Display Settings:

Format

Send to:

Choose Destination
See comment in PubMed Commons below
Int Arch Occup Environ Health. 2008 Jul;81(7):881-7. Epub 2007 Dec 6.

Prevalence of self-reported symptoms and consequences related to inhalation of airborne chemicals in a Danish general population.

Author information

  • 1The Danish Research Centre for Chemical Sensitivities, Gentofte Hospital, University of Copenhagen, Ledreborg AllĂ© 40, 2.th, 2820 Gentofte, Denmark. nidrbe01@geh.regionh.dk

Abstract

OBJECTIVE:

To estimate the prevalence and consequences of self-reported symptoms related to inhalation of airborne chemicals in a Danish general population.

METHODS:

A random sample of 18-69-year-old individuals (n = 6,000) was drawn from the Danish Civil Registration System. A questionnaire on self-reported symptoms related to inhalation of 11 categories of airborne chemicals was mailed to the population. Respondents who reported symptoms received an additional questionnaire to verify the reported symptoms and to characterise factors related to the initial onset of symptoms.

RESULTS:

The response rate to the primary questionnaire was 71%. A total of 1,134 individuals (27%, 95% CI 25-28) reported symptoms related to inhalation of airborne chemicals, 141 individuals (3.3%, 95% CI 2.8-3.9) reported adjustments of social life or occupational conditions due to symptoms, whereas 20 individuals (0.5%, 95% CI 0.3-0.7) had made adjustments of both social life and occupational conditions. Women reported more exposures as annoying than men and had more symptoms related to inhalation of airborne chemicals (P < 0.001). However, sex had no effect on the reporting of adjustments of social life or occupational conditions (P = 0.54).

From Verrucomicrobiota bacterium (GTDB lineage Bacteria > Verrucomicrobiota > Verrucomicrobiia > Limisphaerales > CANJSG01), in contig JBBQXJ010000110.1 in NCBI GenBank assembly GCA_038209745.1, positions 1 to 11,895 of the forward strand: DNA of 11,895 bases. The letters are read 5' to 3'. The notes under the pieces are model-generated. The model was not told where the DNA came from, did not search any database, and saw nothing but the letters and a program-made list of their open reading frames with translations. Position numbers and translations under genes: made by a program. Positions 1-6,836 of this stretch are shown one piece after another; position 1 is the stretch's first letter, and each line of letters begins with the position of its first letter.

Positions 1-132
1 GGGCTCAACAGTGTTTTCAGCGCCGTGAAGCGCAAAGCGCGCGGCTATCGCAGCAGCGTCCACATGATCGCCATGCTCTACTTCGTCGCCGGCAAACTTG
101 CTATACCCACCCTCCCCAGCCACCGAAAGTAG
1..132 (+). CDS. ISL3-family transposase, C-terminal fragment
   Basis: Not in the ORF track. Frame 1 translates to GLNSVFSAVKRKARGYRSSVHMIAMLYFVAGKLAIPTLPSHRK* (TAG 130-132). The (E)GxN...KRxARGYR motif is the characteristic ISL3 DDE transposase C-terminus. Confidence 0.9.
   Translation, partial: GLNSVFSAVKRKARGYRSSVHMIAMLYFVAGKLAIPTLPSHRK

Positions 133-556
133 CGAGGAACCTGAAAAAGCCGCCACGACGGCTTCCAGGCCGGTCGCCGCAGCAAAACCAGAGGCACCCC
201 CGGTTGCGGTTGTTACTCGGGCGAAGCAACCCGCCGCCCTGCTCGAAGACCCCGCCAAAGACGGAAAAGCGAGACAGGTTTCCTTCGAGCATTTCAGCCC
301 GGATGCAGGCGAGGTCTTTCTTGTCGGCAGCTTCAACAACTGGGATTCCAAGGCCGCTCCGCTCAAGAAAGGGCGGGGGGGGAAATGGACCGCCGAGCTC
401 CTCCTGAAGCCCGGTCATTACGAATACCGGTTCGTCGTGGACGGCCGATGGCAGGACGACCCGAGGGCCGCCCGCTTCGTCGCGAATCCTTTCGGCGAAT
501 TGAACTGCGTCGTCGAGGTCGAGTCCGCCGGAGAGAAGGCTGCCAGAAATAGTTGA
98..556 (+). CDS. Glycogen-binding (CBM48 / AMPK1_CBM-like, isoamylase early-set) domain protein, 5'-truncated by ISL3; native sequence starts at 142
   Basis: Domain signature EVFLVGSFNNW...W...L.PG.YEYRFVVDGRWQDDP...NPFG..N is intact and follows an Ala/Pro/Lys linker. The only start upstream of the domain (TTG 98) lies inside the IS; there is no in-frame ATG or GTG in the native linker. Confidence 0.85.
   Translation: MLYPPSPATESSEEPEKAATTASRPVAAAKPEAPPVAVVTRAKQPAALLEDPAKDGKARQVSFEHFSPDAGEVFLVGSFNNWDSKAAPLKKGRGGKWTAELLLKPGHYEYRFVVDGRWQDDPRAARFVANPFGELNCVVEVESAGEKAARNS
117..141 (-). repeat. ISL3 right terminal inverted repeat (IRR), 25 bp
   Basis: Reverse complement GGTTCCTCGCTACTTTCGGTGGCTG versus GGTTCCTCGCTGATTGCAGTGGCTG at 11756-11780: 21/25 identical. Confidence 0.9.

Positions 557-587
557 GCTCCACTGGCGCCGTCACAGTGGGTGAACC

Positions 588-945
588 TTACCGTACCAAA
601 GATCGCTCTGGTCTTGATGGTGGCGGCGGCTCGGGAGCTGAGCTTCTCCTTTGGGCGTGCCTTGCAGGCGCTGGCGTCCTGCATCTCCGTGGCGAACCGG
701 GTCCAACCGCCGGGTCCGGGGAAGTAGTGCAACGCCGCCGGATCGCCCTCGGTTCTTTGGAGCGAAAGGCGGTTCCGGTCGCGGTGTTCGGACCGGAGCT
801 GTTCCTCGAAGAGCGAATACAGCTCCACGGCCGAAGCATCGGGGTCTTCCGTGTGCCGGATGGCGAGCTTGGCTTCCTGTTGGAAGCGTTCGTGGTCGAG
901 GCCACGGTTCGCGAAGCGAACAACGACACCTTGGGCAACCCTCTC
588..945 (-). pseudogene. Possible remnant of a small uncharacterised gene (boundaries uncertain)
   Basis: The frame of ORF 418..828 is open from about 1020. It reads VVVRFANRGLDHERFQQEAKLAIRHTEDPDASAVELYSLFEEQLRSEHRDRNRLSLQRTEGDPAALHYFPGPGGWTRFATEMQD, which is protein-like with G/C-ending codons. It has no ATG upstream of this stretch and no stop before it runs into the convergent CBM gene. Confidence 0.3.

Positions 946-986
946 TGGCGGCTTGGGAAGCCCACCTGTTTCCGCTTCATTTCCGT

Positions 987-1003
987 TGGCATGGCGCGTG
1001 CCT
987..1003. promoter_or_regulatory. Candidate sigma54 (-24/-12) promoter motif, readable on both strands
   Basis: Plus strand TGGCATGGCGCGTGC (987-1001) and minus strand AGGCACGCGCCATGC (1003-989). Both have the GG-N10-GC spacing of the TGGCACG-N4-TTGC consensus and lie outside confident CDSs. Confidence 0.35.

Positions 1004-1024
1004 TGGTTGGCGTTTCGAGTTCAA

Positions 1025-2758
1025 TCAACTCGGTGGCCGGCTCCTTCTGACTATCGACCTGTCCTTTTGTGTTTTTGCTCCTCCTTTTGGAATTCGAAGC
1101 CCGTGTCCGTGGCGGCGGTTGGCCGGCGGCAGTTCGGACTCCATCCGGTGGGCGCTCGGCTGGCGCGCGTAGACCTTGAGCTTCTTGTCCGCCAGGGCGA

CONCLUSION:

Symptoms related to inhalation of airborne chemicals were common in this general population, and a minority reported that these symptoms affected social life or occupational conditions. Women as compared to men reported more symptoms but not adjustments of social life or occupational conditions.

PMID:
18058120
[PubMed - indexed for MEDLINE]
PubMed Commons home

PubMed Commons

0 comments
How to join PubMed Commons

    Supplemental Content

    Icon for Springer
    Loading ...
    Write to the Help Desk